Nagaraja AK, Andreu-Vieyra C, Franco HL, et al. Deletion of Dicer in somatic cells of the female reproductive tract causes sterility. Mol Endocrinol. 2008;22(10):2336–2352.PubMedPubMedCentralCrossRefGoogle Scholar
  47. 47.
    Asada S, Takahashi T, Isodono K, et al. Downregulation of Dicer expression by serum withdrawal sensitizes human endothelial cells to apoptosis. Am J Physiol Heart Circ Physiol. 2008;295(6):2512–2521.CrossRefGoogle Scholar
  48. 48.
    Zhang H, Zhao X, Liu S, Li J, Wen Z, Li M. 17betaE2 promotes cell proliferation in endometriosis by decreasing PTEN via NFkappaB-dependent pathway. Mol Cell Endocrinol. 2010;317(1–2):31–43.PubMedCrossRefGoogle Scholar
  49. 49.
    Tokushige N, Markham R, Russell P, Fraser IS. High density of small nerve fibres in the functional layer of the endometrium in women with endometriosis. Hum Reprod. 2006;21(3):782–787.PubMedCrossRefGoogle Scholar
  50. 50.
    Tokushige N, Markham R, Russell P, Fraser IS. Different types of small nerve fibers in eutopic endometrium and myometrium in women with endometriosis. Fertil Steril. 2007;88(4):795–803.PubMedCrossRefGoogle Scholar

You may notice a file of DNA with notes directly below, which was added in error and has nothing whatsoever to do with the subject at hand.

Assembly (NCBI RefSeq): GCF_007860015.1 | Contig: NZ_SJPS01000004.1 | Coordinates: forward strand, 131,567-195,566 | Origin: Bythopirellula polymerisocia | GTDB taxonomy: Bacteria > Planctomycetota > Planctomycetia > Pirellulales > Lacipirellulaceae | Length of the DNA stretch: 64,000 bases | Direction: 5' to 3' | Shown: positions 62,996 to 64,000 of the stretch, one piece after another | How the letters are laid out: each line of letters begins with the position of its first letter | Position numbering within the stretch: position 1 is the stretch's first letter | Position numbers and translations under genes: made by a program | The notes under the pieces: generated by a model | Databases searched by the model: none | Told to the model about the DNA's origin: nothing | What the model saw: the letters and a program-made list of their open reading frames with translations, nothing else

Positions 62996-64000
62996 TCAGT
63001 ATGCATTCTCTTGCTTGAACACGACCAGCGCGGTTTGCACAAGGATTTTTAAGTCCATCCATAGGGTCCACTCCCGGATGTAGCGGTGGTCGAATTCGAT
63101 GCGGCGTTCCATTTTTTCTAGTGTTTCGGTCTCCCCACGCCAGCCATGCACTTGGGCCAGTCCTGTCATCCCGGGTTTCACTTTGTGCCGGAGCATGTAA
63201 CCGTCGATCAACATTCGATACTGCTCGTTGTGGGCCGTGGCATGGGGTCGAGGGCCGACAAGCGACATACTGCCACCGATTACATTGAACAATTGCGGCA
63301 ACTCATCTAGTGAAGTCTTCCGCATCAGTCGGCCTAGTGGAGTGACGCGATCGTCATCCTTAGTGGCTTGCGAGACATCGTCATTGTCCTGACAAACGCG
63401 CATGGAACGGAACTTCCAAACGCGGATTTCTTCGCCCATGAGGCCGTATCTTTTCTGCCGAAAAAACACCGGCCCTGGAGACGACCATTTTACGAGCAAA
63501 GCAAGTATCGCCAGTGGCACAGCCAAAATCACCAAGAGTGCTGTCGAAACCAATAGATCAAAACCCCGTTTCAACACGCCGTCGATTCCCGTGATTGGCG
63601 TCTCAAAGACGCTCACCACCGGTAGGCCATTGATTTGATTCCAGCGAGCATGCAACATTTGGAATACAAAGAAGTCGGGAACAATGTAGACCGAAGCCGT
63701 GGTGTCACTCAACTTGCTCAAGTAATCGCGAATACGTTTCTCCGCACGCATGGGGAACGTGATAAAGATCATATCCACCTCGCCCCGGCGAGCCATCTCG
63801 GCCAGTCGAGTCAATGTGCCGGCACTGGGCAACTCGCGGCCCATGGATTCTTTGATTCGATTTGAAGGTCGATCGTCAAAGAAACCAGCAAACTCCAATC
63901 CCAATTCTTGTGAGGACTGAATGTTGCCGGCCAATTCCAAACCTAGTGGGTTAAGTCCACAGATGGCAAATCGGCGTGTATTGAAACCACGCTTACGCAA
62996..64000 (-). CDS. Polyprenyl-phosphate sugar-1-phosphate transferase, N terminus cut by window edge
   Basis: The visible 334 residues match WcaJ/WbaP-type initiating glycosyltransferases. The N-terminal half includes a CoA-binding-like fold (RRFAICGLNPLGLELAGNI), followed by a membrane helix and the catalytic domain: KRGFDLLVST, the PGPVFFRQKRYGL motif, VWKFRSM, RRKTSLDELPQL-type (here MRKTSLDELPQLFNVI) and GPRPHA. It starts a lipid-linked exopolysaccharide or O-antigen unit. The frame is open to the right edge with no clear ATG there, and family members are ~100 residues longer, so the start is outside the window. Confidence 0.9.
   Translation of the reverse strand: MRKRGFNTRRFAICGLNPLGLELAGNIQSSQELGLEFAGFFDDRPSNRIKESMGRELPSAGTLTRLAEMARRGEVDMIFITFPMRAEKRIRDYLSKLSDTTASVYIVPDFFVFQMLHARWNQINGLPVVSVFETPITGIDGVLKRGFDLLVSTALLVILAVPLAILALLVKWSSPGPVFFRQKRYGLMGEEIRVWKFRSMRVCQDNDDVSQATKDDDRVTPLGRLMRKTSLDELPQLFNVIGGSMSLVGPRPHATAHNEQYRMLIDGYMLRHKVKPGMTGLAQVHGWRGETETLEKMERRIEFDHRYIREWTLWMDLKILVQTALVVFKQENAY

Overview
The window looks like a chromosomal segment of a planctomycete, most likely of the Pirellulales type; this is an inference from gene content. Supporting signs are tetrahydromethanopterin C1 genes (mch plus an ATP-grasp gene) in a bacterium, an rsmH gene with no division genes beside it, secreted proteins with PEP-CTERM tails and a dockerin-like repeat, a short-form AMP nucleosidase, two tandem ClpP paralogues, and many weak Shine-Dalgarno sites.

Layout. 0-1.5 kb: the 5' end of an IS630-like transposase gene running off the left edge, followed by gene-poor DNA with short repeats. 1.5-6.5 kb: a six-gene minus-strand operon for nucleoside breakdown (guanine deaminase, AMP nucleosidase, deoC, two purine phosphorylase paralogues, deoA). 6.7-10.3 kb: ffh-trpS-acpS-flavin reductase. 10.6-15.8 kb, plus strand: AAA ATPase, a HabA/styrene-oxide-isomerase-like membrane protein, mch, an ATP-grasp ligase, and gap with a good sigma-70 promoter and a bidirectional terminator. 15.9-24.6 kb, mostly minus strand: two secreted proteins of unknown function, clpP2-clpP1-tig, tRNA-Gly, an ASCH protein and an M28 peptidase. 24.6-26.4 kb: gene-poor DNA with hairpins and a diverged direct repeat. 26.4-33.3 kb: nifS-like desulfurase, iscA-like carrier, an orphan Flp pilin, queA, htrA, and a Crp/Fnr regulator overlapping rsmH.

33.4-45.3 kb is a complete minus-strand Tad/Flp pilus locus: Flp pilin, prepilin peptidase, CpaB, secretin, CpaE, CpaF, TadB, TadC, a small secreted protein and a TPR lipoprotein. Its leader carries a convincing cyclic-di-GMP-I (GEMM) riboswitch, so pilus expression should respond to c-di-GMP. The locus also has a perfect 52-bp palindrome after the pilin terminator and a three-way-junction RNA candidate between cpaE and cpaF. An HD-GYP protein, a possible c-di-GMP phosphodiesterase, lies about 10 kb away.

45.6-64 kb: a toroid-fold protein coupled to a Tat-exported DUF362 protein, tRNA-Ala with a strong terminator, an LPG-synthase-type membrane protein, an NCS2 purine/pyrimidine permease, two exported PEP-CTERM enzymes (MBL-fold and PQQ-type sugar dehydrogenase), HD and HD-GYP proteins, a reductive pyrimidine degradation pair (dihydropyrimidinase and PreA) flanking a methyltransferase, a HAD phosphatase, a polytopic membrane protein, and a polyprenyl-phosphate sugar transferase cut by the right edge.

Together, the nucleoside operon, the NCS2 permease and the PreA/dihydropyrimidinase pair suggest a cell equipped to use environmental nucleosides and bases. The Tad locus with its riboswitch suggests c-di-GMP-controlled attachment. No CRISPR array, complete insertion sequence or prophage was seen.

51. 51.
    Porpora MG, Koninckx PR, Piazze J, Natili M, Colagrande S, Cosmi EV. Correlation between endometriosis and pelvic pain. J Am Assoc Gynecol Laparosc. 1999;6(4):429–434.PubMedCrossRefGoogle Scholar
  52. 52.
    Vercellini P, Fedele L, Aimi G, Pietropaolo G, Consonni D, Crosignani PG. Association between endometriosis stage, lesion type, patient characteristics and severity of pelvic pain symptoms: a multivariate analysis of over 1000 patients. Hum Reprod. 2007;22(1):266–271.PubMedCrossRefGoogle Scholar

Copyright information

© Society for Reproductive Investigation 2011

Authors and Affiliations

  1. 1.Department of Obstetrics, Gynecology and Reproductive Sciences, The Robert B. Jaffe, MD Endowed Professor in the Reproductive SciencesUniversity of California, San FranciscoSan FranciscoUSA

Personalised recommendations